The global sovereign debt roundtable is expected to meet tomorrow, Friday 9th June, 2023 to focus on technical talks aimed at discussing issues such as arrears and comparability of treatment for countries in default.
This would be the third encounter for the group that includes representatives of the International Monetary Fund (IMF), the World Bank and current Group of 20 (G20) major economies leader India after one in Bengaluru in February followed by an April meeting in Washington, during the IMF-World Bank spring meetings.
The initiative was formally launched late last year amid continued delays in securing debt treatment for countries in default such as Zambia, Ghana and Sri Lanka, that are in talks with a wide variety of stakeholders like the Paris Club, India and China – the world’s largest bilateral creditor.
As part of the technical talks, the latest meeting will focus on cut-off dates, reports said, as consensus is needed on the starting date from which new loans are excluded from a restructuring.
However, it is unclear who would participate in the tomorrow’s meeting. Meanwhile, bilateral creditors representatives participated in previous meetings, as well as government officials from countries that have requested debt treatments under the G20 Common Framework. Some private sector creditors have also been part of the talks in both Bengaluru and Washington.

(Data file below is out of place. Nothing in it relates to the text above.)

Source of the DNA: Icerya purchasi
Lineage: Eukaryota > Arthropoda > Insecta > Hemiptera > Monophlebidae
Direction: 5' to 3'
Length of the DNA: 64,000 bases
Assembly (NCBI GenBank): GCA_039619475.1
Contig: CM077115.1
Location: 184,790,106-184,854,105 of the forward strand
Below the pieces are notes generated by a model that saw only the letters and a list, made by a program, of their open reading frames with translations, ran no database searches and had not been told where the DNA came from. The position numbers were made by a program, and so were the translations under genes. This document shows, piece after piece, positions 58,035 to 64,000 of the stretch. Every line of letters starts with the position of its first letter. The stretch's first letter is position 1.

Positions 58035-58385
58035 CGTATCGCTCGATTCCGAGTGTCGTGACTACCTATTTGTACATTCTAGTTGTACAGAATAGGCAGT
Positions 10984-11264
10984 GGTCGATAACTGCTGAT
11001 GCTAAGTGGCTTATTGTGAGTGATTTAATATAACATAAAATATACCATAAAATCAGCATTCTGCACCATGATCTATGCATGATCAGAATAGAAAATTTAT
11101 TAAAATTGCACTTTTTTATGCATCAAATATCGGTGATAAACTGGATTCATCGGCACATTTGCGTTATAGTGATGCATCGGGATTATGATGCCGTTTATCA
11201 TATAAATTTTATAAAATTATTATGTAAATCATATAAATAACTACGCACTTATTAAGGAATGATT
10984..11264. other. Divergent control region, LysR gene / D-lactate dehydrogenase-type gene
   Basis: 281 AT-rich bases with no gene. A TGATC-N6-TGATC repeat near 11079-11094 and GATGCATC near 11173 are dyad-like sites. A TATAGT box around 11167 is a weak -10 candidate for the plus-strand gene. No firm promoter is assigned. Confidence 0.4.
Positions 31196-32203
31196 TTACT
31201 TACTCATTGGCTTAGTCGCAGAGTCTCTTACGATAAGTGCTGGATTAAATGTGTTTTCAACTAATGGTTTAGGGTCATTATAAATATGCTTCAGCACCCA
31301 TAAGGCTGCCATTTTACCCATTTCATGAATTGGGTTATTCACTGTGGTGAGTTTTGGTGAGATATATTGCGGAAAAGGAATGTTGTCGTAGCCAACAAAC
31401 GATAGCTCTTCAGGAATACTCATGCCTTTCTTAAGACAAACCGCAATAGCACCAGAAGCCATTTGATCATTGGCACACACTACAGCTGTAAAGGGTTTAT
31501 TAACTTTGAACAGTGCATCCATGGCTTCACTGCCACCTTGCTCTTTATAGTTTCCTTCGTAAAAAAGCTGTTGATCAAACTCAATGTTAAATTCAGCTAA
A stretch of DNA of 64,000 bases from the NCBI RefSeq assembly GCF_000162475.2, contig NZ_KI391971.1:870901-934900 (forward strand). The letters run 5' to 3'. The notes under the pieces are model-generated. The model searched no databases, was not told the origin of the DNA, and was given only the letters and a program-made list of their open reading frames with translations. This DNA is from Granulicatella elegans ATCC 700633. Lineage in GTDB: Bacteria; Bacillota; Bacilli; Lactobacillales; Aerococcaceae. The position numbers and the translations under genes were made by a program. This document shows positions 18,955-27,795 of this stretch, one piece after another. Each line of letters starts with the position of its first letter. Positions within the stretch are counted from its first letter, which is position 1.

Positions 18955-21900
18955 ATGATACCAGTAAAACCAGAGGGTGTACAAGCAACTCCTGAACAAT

Rising Debt Vulnerability
Amid rising debt vulnerability being faced by low and middle-income countries, the Global Sovereign Debt Roundtable (GSDR) has agreed on urgently improving information sharing, including on macroeconomic projections and sustainability assessments, at an early stage of the debt restructuring processes.
The meeting will discuss the role of Multilateral Development Banks (MDBs) in these processes through the provision of net positive flows of concessional finance. The International Development Association’s (IDA) provision of positive net flows and the ex-ante implicit debt relief through increased concessionality and grants to countries facing higher risks of debt distress will be welcomed.
During the first G20 Finance Ministers and Central Bank Governors (FMCBG) meeting in February, the urgency to address debt vulnerabilities in low and middle-income countries including Sri Lanka was recognized. Sitharaman stressed on debt transparency, information-sharing and clarity on the comparability of treatment, predictability and timeliness of the debt restructuring process, including those for steps involved in the process and ways to assess and enforce.
Discussions focused on the actions that can be taken now to accelerate debt restructuring processes and make them more efficient, including under the G20 Common Framework, according to a statement issued by the roundtable.
It is important to urgently improve information sharing including on macroeconomic projections and debt sustainability assessments at an early stage of the process. Meanwhile, the IMF and World Bank will rapidly issue staff guidance on information sharing at each stage of the restructuring process.